You are using an outdated browser.
Please upgrade your browser
and improve your visit to our site.
Skip Navigation

Trump says “good luck”—but here’s how his policies could hurt hurricane readiness.

Michael Reynolds - Pool/Getty Images

The truly terrifying Hurricane Harvey has officially strengthened to a Category 3 storm. As reporters across the country scramble to tell the story of the storm’s potential for loss of life, historic flooding, pollution events, and economic turmoil, political journalists are talking about the perils this storm poses to President Donald Trump.

This is not a trivial matter. Harvey will be the first major natural disaster of Trump’s presidency, and reporters say Trump’s response to the damage will be “a critical test of [his] abilities as commander-in-chief.” But Trump has already taken the test of disaster readiness, and he hasn’t exactly aced it. Over the last seven months, the president has both proposed and implemented numerous policies that surround hurricane preparedness, readiness, and response. Here are some of them:

  • In his skinny budget, Trump proposed a $510 million cut to NOAA’s $2.3 billion satellite division. This cut would likely not impact current ability to forecast storms; rather, it would prevent NOAA from improving its forecasting capabilities with new satellites that could give people more notice before extreme weather events hit.
  • According to Newsweek, Trump’s skinny budget also “seeks to cut 26 percent from NOAA’s Office of Oceanic and Atmospheric Research, which supports data collection, climate and science, as well as research into more accurate weather forecasting models.”
  • The White House budget for NOAA also calls for a $5 million funding cut “to slow the transition of advanced modeling research into operations for improved warnings and forecasts.”
  • As for FEMA, Trump’s budget would eliminate the agency’s Flood Hazard Mapping and Risk Analysis program, which attempts to show how sea level rise will increase flood risk in cities.
  • Trump recently signed an executive order rolling back requirements that federal infrastructure be built with future sea level rise in mind.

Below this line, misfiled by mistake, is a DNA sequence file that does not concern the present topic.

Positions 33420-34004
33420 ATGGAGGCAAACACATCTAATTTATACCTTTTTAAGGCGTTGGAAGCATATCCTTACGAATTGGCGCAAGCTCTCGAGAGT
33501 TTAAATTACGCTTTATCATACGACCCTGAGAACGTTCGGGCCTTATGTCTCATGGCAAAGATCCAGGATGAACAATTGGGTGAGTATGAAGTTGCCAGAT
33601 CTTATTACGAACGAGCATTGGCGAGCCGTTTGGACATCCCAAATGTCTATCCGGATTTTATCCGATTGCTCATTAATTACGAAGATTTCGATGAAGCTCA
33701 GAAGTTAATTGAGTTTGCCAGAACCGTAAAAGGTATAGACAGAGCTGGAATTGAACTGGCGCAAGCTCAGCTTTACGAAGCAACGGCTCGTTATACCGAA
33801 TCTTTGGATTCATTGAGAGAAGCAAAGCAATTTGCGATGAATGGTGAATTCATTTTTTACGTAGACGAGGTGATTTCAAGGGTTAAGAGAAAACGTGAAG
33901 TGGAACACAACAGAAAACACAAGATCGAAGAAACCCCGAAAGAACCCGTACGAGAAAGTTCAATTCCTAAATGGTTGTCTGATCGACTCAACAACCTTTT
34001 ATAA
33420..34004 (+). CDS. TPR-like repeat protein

• Trump’s administration has proposed decimating funding for research on future climate change that could impact severity of storms, and appears to have directed federal scientists to remove references to “climate change” or “global warming” in their research. Human-caused climate change is expected to increase the risks hurricanes pose, because of rising seas and a warmer atmosphere that is able to hold more moisture.
  • Trump appointed Brock Long as FEMA Administrator, who has earned praise for his extensive disaster response experience and was confirmed with little opposition from Democrats. Long has faced criticism, however, over his support for cutting federal funds for flood-prone homes.

Congress is already struggling to pay for natural disaster recovery, and experts say disasters could become even more costly in the future. According to Bloomberg, “The federal government spent $357 billion on disaster recovery over the past decade; the number of billion-dollar disasters in 2016 was the second-highest on record, after adjusting for inflation. The U.S. Government Accountability Office, the independent agency that advises Congress, ranks climate change as one of the greatest financial risks facing the federal government.” With this information in mind, it’s clear that Trump has so far failed his policy test. Hopefully, with Hurricane Harvey about to hit, he will not fail in his response.